Roboteer | Alex Lamb | 2015 (Pb 2016) | Gollancz | 448p | Review copy | Buy the book
The future has arrived and with it mankind has split itself in two. A minority of people have left Earth altogether, terraforming a few marginally habitable planets, facing years of struggle. Finally, life is becoming acceptable. The inhabitants of these colonies have altered themselves through genetic engineering to make life easier in harsh environments. They can interact with machines and robots. They are the Galateans. A few Galateans – roboteers – have taken this technology to an extreme degree. They are able to move into a different, micro world, which can take any shape they wish, almost becoming the robot they control, seeing what it sees, escaping the limitations of human life.
The people of Earth have changed, too. Religion has replaced science, society is divided among several competitive cults, all of whom detest the Galateans as evil and want them extinct. And to do that, they must also travel to the stars.
Galatean starships are enormous vessels and yet they are manned by just a handful of crew members. They control the ship from their bunks, barely having to move a muscle. But to look after the nuts and bolts of the spaceship, so much of it a no go zone for human beings due to radiation levels, each vessel needs a roboteer. Will Kuno-Monet is roboteer aboard Ariel. He is the newest member of Captain Ira’s crew, inexperienced and untested. That is about to change.
When Ariel witnesses the latest and devastating weapon from Earth in action, it becomes clear that everything in the war has changed. For the first time, Earthers have technology that Galateans can’t match. Will and the crew fall into the heart of the conflict, one that could destroy the Galateans forever. But Will makes a discovery that will turn the conflict on its head, with the potential to alter mankind’s entire understanding about its place in the universe. Everything is at stake.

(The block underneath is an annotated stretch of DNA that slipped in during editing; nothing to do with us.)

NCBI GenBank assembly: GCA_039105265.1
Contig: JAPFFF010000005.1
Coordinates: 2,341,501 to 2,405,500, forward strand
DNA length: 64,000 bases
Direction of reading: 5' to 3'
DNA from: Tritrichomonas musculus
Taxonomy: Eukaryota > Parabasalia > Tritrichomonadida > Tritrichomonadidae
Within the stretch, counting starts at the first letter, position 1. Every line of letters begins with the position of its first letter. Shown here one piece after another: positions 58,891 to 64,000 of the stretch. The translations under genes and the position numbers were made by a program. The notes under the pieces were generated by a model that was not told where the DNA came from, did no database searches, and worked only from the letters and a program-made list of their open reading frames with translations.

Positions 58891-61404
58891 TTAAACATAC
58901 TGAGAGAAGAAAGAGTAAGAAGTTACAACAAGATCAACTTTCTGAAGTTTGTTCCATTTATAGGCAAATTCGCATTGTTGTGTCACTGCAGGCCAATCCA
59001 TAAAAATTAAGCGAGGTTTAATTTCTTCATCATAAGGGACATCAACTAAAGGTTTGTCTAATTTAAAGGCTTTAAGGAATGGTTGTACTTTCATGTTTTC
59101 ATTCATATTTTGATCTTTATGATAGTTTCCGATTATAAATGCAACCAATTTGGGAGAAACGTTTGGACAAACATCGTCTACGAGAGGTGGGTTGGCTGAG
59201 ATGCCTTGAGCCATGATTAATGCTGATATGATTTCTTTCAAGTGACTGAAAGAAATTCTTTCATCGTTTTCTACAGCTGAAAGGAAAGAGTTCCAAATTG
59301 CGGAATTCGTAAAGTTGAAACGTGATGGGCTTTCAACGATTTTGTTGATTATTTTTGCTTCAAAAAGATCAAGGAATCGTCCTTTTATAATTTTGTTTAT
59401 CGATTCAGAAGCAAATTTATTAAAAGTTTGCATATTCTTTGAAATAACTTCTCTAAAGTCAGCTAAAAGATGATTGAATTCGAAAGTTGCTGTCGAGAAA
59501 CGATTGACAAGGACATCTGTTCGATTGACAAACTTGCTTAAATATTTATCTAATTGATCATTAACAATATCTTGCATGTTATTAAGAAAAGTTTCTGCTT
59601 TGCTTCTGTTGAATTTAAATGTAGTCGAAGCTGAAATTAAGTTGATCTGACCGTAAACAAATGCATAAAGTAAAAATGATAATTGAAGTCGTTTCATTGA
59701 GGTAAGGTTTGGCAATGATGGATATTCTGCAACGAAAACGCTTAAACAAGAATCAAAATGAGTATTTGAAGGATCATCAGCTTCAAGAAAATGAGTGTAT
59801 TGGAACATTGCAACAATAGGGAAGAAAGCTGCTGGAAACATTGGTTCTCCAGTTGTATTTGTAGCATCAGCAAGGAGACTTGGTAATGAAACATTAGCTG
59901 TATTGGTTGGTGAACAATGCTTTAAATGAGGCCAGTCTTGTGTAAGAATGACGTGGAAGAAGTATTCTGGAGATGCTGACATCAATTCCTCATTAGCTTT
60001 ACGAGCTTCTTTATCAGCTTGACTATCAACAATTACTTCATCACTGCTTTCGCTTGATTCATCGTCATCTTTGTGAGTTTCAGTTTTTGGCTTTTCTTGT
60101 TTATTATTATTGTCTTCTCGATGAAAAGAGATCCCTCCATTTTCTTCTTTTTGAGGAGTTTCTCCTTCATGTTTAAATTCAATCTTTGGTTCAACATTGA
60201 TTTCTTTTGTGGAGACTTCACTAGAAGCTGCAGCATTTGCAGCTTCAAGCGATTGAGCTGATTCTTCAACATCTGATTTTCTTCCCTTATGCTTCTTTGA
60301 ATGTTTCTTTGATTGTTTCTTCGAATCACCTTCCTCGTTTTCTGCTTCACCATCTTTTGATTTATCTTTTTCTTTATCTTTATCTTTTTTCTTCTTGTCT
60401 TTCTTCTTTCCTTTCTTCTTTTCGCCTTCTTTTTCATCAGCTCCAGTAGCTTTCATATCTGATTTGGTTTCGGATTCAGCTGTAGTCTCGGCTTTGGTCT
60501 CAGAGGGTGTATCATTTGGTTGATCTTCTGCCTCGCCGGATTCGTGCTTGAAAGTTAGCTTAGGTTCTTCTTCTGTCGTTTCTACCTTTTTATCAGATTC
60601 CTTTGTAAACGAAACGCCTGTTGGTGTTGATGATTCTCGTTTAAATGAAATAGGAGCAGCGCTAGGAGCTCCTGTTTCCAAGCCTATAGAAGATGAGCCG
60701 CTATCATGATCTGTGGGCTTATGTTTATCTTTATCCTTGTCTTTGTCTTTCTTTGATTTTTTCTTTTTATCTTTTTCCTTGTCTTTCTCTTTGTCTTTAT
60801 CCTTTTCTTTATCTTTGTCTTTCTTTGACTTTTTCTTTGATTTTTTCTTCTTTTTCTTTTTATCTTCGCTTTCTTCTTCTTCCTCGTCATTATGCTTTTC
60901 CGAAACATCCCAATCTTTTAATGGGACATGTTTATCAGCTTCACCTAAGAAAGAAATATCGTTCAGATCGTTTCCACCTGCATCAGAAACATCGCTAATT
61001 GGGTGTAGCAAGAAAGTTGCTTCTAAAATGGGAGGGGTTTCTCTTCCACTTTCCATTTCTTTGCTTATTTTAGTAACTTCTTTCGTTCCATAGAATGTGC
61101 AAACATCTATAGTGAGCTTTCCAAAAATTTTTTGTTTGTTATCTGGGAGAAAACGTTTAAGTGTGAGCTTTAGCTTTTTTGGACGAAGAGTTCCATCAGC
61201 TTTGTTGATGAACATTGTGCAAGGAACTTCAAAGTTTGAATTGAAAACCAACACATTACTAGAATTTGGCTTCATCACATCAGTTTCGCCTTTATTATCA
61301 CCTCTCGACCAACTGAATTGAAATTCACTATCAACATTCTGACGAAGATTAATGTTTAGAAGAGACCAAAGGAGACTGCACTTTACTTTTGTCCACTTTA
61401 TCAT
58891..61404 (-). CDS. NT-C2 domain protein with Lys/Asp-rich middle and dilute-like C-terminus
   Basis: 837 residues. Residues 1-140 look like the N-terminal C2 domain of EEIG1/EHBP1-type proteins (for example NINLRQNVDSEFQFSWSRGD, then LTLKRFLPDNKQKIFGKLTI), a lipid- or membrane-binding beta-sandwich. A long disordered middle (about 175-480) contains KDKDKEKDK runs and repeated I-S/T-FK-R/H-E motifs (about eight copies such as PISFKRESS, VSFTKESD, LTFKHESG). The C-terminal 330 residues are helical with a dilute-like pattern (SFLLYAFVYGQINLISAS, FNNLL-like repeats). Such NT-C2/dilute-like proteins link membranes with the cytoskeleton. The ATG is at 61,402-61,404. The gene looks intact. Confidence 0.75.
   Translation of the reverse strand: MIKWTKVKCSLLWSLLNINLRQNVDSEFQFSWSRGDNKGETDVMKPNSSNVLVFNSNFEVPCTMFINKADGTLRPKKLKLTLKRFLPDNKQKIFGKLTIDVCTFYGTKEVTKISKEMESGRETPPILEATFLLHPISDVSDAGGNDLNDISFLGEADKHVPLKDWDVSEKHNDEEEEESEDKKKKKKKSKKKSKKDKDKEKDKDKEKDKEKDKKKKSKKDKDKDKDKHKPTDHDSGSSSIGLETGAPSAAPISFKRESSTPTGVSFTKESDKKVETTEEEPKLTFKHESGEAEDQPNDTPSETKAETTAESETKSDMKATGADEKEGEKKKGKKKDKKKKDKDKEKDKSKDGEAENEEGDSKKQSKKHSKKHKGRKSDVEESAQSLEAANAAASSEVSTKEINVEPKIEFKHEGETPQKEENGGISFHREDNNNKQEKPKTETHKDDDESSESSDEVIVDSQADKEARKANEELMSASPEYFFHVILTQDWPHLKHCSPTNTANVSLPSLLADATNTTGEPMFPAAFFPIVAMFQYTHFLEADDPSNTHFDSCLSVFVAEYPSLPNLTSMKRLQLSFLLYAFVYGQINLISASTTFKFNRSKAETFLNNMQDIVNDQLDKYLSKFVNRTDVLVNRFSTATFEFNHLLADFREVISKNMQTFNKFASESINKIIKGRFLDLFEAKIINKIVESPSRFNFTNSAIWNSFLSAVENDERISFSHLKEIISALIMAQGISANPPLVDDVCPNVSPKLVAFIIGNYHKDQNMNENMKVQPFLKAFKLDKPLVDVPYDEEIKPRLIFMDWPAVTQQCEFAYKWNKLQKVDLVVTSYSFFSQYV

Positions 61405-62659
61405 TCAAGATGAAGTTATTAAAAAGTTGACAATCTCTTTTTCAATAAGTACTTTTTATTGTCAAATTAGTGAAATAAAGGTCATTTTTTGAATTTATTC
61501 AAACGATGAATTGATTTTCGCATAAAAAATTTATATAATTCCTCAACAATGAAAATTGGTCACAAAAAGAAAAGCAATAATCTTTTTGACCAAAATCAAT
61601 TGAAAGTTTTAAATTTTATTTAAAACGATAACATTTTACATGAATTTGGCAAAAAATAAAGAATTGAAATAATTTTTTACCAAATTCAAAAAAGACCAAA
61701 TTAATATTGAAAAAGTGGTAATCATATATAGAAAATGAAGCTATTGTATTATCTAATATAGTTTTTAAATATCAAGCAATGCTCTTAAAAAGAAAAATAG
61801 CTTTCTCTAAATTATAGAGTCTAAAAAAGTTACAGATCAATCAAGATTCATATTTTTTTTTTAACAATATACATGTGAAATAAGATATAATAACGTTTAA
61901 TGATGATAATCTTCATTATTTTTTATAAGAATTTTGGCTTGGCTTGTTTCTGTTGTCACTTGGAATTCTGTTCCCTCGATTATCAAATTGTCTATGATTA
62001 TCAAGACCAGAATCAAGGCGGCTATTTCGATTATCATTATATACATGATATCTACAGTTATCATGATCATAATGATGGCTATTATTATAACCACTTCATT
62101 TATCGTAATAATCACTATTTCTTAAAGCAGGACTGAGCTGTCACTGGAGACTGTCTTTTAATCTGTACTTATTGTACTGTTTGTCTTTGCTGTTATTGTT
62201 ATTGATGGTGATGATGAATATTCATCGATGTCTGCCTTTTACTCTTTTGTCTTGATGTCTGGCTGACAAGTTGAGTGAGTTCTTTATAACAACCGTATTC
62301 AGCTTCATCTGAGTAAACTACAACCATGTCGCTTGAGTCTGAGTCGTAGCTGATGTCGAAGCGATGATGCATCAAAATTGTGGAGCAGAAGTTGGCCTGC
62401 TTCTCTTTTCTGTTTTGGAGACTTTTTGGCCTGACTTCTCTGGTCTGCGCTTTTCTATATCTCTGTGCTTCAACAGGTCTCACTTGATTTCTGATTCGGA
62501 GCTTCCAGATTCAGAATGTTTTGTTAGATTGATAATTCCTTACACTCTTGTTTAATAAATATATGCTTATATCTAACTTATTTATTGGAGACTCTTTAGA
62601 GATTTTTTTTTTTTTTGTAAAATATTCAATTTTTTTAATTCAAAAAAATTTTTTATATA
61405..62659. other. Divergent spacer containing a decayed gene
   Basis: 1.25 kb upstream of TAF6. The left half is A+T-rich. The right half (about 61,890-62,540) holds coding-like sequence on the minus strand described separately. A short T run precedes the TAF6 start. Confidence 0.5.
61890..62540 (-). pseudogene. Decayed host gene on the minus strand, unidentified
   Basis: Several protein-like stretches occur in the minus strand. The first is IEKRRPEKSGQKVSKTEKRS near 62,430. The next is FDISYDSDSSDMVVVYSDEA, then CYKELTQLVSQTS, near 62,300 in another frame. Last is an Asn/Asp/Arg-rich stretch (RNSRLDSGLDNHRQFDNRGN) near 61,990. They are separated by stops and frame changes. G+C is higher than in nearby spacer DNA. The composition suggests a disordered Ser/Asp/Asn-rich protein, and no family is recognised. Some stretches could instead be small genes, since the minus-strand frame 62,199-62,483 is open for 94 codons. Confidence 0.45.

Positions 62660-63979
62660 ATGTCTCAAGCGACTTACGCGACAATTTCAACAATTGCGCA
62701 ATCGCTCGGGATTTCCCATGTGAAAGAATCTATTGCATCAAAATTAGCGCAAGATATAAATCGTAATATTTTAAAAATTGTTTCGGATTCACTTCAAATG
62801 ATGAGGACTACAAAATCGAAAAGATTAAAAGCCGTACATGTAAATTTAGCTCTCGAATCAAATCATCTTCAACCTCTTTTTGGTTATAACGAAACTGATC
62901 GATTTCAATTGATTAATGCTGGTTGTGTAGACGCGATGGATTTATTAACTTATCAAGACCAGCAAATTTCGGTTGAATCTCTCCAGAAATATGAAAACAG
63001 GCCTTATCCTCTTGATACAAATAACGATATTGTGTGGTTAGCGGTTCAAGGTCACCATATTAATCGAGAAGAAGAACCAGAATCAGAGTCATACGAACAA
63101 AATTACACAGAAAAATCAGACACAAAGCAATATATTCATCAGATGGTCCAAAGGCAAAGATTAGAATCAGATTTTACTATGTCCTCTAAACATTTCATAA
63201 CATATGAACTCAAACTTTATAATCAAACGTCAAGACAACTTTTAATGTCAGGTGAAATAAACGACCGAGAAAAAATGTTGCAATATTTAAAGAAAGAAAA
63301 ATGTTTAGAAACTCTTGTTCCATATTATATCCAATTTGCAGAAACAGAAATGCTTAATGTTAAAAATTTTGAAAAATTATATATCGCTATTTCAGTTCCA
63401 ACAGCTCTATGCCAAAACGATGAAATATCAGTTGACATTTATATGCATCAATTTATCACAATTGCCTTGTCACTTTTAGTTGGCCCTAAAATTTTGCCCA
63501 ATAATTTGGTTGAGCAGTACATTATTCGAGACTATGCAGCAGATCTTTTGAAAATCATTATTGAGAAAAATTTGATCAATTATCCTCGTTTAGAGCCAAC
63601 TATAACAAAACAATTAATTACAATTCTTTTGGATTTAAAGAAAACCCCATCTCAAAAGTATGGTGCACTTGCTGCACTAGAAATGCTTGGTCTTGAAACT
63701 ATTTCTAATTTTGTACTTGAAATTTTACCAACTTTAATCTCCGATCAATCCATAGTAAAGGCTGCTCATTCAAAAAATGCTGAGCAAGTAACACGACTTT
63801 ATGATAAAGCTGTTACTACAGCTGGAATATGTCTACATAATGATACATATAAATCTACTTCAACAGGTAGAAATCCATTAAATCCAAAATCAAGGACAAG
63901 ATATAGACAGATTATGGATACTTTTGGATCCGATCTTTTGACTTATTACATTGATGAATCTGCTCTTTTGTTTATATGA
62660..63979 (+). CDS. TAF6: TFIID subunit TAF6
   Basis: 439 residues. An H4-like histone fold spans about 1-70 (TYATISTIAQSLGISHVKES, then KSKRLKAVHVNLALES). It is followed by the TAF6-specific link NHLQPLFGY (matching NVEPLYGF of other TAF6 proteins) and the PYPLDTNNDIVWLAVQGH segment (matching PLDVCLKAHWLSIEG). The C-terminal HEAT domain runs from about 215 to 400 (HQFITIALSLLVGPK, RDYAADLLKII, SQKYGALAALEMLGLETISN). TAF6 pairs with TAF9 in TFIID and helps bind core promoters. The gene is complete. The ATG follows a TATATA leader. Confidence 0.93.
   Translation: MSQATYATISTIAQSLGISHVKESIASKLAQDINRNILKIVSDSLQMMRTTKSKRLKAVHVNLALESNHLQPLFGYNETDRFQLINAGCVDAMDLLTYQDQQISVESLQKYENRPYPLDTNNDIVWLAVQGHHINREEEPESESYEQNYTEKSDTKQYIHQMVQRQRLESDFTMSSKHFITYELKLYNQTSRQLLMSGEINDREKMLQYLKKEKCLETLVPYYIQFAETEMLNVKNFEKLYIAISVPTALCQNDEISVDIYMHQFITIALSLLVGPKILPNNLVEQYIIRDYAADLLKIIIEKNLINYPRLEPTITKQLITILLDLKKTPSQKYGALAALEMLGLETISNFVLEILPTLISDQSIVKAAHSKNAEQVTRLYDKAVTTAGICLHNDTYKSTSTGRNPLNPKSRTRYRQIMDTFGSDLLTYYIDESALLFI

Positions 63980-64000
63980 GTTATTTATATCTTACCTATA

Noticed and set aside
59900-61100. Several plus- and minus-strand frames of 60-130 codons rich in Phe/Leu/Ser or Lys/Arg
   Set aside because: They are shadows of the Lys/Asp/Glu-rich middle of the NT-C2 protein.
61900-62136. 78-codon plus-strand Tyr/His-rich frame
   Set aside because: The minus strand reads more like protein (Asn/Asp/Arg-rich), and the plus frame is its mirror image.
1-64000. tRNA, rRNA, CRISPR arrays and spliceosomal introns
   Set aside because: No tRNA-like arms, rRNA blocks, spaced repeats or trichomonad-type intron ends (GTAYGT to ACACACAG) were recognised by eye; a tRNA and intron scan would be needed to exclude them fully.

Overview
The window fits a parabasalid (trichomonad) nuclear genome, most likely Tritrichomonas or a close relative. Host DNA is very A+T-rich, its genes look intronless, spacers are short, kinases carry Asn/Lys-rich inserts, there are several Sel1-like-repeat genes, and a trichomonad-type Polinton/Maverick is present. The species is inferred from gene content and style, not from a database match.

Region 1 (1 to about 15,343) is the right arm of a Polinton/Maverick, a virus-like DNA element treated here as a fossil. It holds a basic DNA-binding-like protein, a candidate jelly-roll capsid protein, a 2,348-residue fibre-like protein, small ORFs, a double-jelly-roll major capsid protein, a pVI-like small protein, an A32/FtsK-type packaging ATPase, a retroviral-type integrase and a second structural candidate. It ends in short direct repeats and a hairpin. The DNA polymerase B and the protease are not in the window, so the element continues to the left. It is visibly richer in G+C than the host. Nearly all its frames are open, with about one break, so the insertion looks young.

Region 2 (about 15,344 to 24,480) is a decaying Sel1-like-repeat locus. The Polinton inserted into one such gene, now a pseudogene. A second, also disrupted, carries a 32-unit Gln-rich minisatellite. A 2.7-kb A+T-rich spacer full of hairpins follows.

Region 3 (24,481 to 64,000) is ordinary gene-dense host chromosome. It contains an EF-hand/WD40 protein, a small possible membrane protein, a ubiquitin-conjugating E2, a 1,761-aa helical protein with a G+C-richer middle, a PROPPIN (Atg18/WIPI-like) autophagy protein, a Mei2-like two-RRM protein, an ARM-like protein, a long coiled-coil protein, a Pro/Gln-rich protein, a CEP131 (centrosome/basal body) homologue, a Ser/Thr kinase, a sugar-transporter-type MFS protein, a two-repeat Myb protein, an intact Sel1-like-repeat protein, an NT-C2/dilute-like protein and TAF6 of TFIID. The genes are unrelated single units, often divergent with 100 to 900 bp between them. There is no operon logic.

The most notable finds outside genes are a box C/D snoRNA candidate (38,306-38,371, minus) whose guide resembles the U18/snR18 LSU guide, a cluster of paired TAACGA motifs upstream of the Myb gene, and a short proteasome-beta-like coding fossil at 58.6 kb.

Roboteer is one of the most thrilling and involving science fiction novels that I’ve read in a year that is proving a sci fi wonderland. That Roboteer is a debut novel is astonishing – the action is second to none with spectacular battle sequences but even more impressive than those are the moments in which we witness Will as his robots’ senses. We move through space at the head of a torpedo, we meander through endless ship pipes and tubes looking out for the smallest cracks. When in charge of these robots, each of which he fills with personality, Will creates vivid control rooms – such as a steam train signal box. This retreat he has into other worlds becomes something of a life saver for Will through the novel and it makes his character, which is fascinating anyway, stand out a mile. But it’s not just Will that grabs our imagination. Ariel is a remarkable ship, its method of control very different from the one we’re more used to with ship minds. Watching Ira and his crew manipulate this enormous vessel through a type of mind control is compelling.
Will is a great character but so too are the rest of the crew. The captain and Rachel stand out for our empathy towards them while Hugo is immensely irritable. But even Hugo has the occasional redeemable quality especially as he finds himself tested in ways he could not have imagined. The Earthers are most definitely the baddies but it is more complex than that. Their General Gustav despises the Galateans as much as any man but he is a scientist, not a religious fanatic and he struggles to cope with the control of the Prophet.
Alex Lamb expertly moves the perspective around the main protagonists, switching from one to another, upping the pace while also providing insight into the conflict between the Galateans and Earthers. We are allowed to empathise with Gustav, to witness events on a strangely transformed Earth, while still cheering on Will and his crew, enjoying their little spats, while knowing that they are being brought closer together through the most extraordinary and, at times, terrifying events.
Roboteer is a wonderful mix of classic and original science fiction. Its plot is enormously enjoyable, putting us on the edge of our seat for much of the time. Alex Lamb writes so well and he also knows how to engage us with his characters. It is a very visual novel. There are moments of wonder, which I need in science fiction, and there are also great mysteries – none of which I’ve mentioned here as you need to discover them for yourselves. Above all else, though, Roboteeer is great fun!